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British George V gold pattern tops DNW London sale

By Kerry Rodgers

Great expectations surrounded Dix, Noonan, Webb’s February auction in London. It did not disappoint. The only cloud to mar a most successful day was the withdrawal of the Australian 1921 specimen star shilling prior to commencement of sale.

It was not surprising when that it swiftly exceeded its £80,000-£100,000 estimate to eventually find a new home for £144,000 [$221,760].

One of just two specimens known of the gold pattern crown for George V by A.G. Wyon that sold for $221,760 at DNW’s February sale. Images courtesy DNW.

Its absence was well and truly compensated for by a 1910 George V pattern crown, a group of 20th century Royal Mint proof-record coins from the Melbourne Mint Museum, and a Charles I halfcrown of 1642 struck at Shrewsbury.

The charge was led by the gold pattern crown, the work of A.G. (Allan) Wyon. It was produced following the death of Edward VII in May 1910 when plans were being made for a series of new coins bearing the head of Edward’s successor George V. Several designers submitted proposals to the Royal Mint authorities.

Despite Wyon’s illustrious pedigree none of his designs made it to the starting gate. His pattern crown became a numismatic curiosity with just two examples known. It arrived on the auction block in near mint state and with an impressive pedigree: ex G. Hamilton-Smith, Sir Kenyon Vaughan Morgan, Lady Duveen, and C. Dabney Thompson collections.
As a consequence it was not surprising when that it swiftly exceeded its £80,000-£100,000 estimate to eventually find a new home for £144,000 [$221,760].

The former Melbourne Mint Museum collection contributed 86 lots of proof-record coins to the sale. Such coins are rare in collectors’ hands with very few struck. Those on offer were all top quality, third-party graded examples. They had been originally offered for sale in two tranches in 1988 and 2009. Many were ex Noble Numismatics 2009 sale.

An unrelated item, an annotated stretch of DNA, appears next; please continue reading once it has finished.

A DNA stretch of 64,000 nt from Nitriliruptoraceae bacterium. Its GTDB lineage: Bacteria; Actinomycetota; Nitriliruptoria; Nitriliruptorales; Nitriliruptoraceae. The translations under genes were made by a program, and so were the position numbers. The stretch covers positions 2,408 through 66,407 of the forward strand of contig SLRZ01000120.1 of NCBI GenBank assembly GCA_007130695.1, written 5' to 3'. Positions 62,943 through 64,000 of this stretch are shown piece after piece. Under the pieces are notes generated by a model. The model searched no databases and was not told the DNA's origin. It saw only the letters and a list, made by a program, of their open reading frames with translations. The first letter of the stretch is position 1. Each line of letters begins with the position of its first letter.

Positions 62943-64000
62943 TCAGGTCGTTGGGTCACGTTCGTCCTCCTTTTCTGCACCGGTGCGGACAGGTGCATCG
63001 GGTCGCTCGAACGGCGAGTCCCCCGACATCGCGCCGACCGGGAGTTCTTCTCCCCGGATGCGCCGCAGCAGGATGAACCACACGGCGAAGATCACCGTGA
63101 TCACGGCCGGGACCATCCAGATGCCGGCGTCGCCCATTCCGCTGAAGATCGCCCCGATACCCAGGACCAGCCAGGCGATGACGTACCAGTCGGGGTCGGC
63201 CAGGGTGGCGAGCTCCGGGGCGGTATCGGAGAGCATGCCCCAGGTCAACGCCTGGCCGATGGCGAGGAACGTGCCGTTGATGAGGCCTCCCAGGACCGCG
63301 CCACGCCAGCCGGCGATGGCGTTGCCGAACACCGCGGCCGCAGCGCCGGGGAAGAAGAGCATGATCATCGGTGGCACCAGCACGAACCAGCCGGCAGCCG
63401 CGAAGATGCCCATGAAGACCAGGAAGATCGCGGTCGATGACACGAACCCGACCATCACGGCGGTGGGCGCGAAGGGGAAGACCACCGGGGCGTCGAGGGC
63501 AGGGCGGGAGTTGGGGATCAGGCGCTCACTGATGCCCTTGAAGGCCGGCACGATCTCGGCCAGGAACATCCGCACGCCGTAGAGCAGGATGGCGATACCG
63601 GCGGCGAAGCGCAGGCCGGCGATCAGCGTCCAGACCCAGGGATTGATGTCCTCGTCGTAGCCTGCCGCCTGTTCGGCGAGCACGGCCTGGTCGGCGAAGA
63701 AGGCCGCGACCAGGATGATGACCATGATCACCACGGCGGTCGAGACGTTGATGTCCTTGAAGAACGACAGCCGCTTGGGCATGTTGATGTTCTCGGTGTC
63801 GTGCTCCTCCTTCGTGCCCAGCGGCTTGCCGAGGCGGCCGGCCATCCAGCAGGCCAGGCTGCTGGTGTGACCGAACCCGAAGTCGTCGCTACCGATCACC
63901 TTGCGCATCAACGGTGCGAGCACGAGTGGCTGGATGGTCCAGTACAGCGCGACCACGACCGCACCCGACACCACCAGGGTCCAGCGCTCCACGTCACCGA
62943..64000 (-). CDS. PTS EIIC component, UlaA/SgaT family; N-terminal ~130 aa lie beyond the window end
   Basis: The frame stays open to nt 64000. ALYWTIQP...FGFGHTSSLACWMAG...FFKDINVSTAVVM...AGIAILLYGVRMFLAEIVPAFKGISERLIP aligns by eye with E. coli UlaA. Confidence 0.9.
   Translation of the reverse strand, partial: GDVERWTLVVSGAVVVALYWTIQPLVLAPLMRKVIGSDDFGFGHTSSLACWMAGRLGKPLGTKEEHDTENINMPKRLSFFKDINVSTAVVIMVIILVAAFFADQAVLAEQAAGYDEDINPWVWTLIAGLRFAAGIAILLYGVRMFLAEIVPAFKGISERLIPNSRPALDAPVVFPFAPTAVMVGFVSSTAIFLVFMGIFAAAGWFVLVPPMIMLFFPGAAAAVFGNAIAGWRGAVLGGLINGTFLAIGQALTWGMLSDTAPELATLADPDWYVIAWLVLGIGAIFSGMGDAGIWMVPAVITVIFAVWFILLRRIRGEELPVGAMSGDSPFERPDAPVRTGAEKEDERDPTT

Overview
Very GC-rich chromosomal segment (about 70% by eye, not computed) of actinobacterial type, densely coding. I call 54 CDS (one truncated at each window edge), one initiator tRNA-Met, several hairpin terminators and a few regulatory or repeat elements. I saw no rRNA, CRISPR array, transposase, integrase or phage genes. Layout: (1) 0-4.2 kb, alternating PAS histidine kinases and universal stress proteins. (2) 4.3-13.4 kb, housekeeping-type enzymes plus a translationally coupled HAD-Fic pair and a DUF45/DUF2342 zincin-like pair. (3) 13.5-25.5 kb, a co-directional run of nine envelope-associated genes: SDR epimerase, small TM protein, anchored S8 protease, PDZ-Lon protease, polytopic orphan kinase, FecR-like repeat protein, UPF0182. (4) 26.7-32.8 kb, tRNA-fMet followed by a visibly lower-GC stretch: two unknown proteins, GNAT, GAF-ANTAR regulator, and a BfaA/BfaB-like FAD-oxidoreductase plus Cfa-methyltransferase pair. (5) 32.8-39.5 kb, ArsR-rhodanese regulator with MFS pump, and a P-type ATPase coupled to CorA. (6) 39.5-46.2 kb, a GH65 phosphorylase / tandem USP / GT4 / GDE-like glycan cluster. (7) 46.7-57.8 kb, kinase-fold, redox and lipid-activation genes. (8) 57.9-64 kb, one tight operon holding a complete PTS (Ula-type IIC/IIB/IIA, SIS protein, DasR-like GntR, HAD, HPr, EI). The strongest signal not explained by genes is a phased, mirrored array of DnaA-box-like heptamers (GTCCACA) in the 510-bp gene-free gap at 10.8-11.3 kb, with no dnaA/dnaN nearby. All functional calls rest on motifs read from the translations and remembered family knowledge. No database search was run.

The highest price realized was the £15,600 [$24,024] paid for a Greek Republic 1930 proof set comprising 20, 10 and 5 drachmai, KM 71.1-73.

Reverse of the 20 and 10 drachmai from the top selling 1930 Greek proof set, ex Melbourne Mint Museum collection, that fetched $24,024 paid. Images courtesy DNW.

The highest price realized was the £15,600 [$24,024] paid for a Greek Republic 1930 proof set comprising 20, 10 and 5 drachmai, KM 71.1-73. Second top price of £12,000 [$18,480] went to a 1929 Saudi Arabian set consisting of riyal, half-and quarter-riyal, ghirsh, half- and quarter-ghirsh, KM-.

Other high fliers were:

Egypt, Farouk, 1356h/1937 proof 20, 10, 5 and 2 piastres set, KM 365-8: £7,800 [$12,012];

Eire 1939 proof set (halfcrown, florin, shilling, sixpence, threepence, halfpenny and farthing), KM 9, 10, 12-16: £7,200 [$11,080];

Great Britain, Elizabeth II, 1954 proof (halfcrown, florin, shillings – both English and Scottish, sixpence, threepence, halfpenny and farthing) set, KM 895-6, 900, 903-7: £6,600 [$10,164];

Great Britain, George VI 1947 proof (halfcrown, florin, shillings – both English and Scottish, sixpence) set, KM 862-6: £6,240 [$9,610];

Egypt, Fuad I, 1352h/1933 proof 20, 10 and 5 piastres set, KM 349, 350, 352: £6,000 [$9,240].

Among the singletons a Lebanese proof 10 piastres of 1961, KM-24 took £7,800 [$12,012], while an Edward VIII East African proof 10 cents of 1936, KM-24, made £520 [$801].

For collectors of hammered British coins the highlight of the sale would have been the rare Charles I halfcrown struck at Shrewsbury during the Civil War in 1642, S 2934. The coin depicts the king on horseback a.k.a. the “Shrewsbury horseman” with no plume in the obverse field.

On the reverse below three plumes is the Charles’ declaration made before the first pitched battle of the civil war that he would uphold “the Protestant Religion, the Laws of England, and the Liberty of Parliament.” Shrewsbury was the first of the king’s civil war mints to use this declaration his coins’ reverses. It operated for only a few months before relocating to Oxford. All its coins are scarce to rare. All are dated 1642.

Struck on an irregular flan but otherwise in gVF condition it easily exceeded its estimate of £6,000-£8,000 to sell for £10,800 [$16,632].

Overall the auction realized a total of £635,436 [$978,571], including commission, for a clearance rate of 96 percent. There were 220 successful buyers.

Full catalog details and prices realized can be found at www.dnw.co.uk; go to “Auction Archive” and “Prices Realized.”

This article was originally printed in World Coin News.
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